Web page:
How many times has each of us received an emotional wound followed by the justification, “I’m only being honest!” “Honesty” is like other sacrosanct words like “love”, “unselfish”, and “caring” that have the ability to put people’s forebrains to sleep. The mere utterance of the word has the ability to rationalize many behaviors that would otherwise not stand up to close scrutiny. If you are trying to learn how to better defend your privacy and stand up for yourself, then honesty is something you had best get real clear.
The biggest reason to get this concept clear is that if you don’t, it will be used against you! How? By implying that if you don’t tell all, then you’re being dishonest. It’s always amazing to me how many of my clients struggle with feelings of disloyalty to others because they harbor feelings that they haven’t shared. I don’t know how the myth has been propagated but it seems that it’s something of a sin if you haven’t shared all of your feelings. If sharing feelings is being honest, then not sharing your feelings is dishonest, right? Wrong. Or at least more often wrong than right. Not sharing your feelings may be tactful, or considerate, or maybe just plain careful. Here’s something that may help. Honesty is not the same thing as openness. Suppose you see something that reminds you of an old relationship while you’re with a new partner. Suppose you know your new partner is a bit insecure and somewhat prone to jealousy. You have several choices. One possible choice would be to tell all about your feelings for the previous relationship. That wold be both open and honest. Another choice would be to make up a small “white lie” like nothing was going on with you, even though your partner has noticed a difference. That would be closed and dishonest. However, a third choice might be to say that you experienced some old feelings that had nothing to do with the present relationship but that you don’t feel ready to share them. That would be closed but honest.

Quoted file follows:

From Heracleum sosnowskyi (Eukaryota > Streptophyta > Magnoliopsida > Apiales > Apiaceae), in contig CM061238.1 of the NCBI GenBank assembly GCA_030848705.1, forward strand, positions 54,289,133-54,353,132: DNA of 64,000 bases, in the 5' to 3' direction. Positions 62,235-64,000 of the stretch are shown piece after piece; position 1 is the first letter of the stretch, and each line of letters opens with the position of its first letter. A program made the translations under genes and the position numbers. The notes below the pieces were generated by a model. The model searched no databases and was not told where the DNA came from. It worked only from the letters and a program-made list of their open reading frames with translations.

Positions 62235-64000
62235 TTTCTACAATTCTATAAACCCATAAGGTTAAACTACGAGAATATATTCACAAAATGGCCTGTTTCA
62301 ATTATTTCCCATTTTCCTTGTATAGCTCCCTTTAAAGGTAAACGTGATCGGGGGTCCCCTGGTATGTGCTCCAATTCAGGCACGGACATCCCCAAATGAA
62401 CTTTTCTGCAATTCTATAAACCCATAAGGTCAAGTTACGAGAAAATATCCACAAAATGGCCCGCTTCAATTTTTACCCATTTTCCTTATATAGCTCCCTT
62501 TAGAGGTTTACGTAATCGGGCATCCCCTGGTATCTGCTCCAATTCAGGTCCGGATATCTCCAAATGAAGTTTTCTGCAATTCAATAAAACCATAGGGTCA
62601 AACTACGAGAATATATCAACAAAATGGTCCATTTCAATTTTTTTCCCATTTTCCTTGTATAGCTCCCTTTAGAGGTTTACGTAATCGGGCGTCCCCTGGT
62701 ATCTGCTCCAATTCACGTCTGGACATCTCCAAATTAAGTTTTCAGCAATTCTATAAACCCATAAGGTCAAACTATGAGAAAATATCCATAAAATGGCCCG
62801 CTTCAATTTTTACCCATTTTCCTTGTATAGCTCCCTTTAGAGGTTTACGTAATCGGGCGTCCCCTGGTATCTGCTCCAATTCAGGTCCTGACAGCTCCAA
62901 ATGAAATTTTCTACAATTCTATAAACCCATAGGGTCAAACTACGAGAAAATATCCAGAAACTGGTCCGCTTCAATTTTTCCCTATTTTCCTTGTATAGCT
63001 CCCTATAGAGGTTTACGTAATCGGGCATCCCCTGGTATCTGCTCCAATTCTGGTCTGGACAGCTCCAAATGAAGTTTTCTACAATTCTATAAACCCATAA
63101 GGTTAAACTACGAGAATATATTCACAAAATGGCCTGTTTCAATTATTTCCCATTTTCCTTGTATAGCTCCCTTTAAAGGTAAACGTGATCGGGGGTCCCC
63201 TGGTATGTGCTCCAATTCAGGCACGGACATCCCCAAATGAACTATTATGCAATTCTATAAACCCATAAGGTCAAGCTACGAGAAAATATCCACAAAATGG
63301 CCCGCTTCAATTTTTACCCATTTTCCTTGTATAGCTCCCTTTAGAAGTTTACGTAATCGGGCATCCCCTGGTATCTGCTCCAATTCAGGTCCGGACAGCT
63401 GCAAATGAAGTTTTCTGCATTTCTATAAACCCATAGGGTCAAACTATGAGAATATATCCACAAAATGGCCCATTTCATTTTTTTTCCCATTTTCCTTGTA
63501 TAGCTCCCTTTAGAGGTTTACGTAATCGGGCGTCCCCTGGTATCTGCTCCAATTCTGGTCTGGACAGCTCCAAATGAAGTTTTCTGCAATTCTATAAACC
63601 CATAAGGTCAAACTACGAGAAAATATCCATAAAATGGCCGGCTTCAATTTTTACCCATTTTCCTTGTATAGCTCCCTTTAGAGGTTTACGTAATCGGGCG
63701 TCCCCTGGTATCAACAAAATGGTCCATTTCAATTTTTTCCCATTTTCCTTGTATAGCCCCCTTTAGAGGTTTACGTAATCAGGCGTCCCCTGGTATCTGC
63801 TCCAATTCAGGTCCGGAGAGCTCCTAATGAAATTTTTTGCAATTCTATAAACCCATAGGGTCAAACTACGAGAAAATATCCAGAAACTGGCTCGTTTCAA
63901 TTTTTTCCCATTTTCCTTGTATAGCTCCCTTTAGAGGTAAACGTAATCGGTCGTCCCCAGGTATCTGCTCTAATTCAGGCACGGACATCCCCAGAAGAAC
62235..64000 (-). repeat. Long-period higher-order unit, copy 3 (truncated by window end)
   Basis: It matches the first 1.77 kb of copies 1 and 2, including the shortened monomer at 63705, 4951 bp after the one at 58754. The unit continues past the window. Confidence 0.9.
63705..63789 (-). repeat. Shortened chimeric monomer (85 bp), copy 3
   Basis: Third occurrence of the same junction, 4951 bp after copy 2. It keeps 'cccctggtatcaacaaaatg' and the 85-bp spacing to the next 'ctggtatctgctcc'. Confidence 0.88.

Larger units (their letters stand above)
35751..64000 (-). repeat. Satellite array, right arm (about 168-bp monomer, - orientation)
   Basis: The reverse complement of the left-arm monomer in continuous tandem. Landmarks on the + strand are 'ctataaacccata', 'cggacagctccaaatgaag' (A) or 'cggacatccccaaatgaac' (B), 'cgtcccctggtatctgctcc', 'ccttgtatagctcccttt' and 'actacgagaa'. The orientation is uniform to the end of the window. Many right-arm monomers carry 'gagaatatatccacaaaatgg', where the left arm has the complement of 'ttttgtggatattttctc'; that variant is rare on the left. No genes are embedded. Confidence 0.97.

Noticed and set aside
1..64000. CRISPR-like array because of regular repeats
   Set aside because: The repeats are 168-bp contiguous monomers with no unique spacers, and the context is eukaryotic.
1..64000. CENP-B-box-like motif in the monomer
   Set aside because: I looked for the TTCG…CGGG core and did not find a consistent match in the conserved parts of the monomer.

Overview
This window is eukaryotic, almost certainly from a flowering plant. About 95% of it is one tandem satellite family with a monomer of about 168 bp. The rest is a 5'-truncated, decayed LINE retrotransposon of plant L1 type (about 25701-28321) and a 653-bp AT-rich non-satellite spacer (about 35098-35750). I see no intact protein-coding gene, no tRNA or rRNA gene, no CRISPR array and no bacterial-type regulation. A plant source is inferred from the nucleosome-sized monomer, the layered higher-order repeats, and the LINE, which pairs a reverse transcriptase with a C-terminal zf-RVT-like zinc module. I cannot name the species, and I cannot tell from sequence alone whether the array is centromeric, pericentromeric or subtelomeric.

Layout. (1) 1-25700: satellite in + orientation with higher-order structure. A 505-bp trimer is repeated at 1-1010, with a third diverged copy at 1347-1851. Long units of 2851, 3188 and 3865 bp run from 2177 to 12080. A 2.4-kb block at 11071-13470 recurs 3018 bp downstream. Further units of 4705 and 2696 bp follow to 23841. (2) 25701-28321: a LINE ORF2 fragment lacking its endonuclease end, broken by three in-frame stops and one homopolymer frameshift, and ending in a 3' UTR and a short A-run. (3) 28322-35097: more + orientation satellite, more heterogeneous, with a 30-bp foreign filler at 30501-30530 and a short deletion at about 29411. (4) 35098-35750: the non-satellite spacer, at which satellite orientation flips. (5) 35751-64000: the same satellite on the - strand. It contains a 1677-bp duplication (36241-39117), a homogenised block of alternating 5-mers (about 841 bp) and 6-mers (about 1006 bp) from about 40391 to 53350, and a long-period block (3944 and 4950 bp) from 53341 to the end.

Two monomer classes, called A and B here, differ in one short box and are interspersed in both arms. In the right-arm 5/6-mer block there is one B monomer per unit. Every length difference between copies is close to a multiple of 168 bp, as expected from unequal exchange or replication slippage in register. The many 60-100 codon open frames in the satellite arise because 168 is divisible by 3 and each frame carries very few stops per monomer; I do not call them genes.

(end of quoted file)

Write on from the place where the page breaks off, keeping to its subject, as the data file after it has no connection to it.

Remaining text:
To confuse honesty with openness is to deny that third option for yourself. It’s that third option of being honestly closed that allows you to set necessary limits in many relationships. It’s also sometimes referred to as maintaining your privacy. For some reason, I find that this is especially hard for some people to keep clear in relations with their parents. For many young couples, not telling their parents details about their present romance may seem like a form of dishonesty. I usually get much resistance when I counsel that they can be closed about many details without being dishonest. Perhaps it’s because they don’t want to risk rejection if they’re honest about maintaining a separate private life.
Of course it’s possible to be closed and dishonest as well. If you secretly break an exclusivity agreement by having an affair, that’s a clear example. Sometimes the agreements haven’t been so explicitly negotiated and then we get into the gray areas. But that will probably have to be the subject of another article.
Another reason to learn to keep some feelings private is so that you can be less tempted to share your feelings as a weapon – all in the name of being honest. If we’re truthful with ourselves, all of us can remember times when we’ve hurt or manipulated another by sharing our “honest” feelings. You know how it’s done. First act like something’s on your mind but only vaguely allude to it. Then when your partner asks you what it is, you tell them that you really shouldn’t have said anything in the first place and it really isn’t anything important. That double message will really hook ’em. Finally, when their curiosity has swelled to a feverish pitch, they’ll really press you. You finally have all the license you need and… SOCKO! Then share you feelings (and a lot of opinions about their shortcomings). “But you’re ooooooonly being honest!” If I sound a bit sarcastic, let me temper it a bit by saying that I don’t exclude myself from the ranks of the guilty.
A good word to remember in conjunction with honesty is “tact.” Tact implies consideration for the other in what you’re doing. It means you have to think about how you’re doing something and the consequences that might ensue. Is it really safe for you to “let it all hang out” or is this a situation where privacy can protect? Do you really want to give that person so much access to your vulnerable feelings? Have they demonstrated that they won’t manipulate those feelings to bully you in the future?… OR… Are you going to share information that will likely hurt the other? Will the benefit from the other’s knowledge outweigh the pain that it will bring? Are you thinking of a compassionate way to share the information? Have you looked at your own anger and your desire to punish? These are all questions to help formulate tact. With tact, we have to exercise more choices. We don’t let our unconscious lead us to impulsive action while we rationalize it as being honest. We can have tact and we can have honesty too. We just need to be clear that honesty is not the same thing as openness and that the latter is a personal choice involving our privacy.[ad_2]
Source by Bryce Kaye, Ph.D.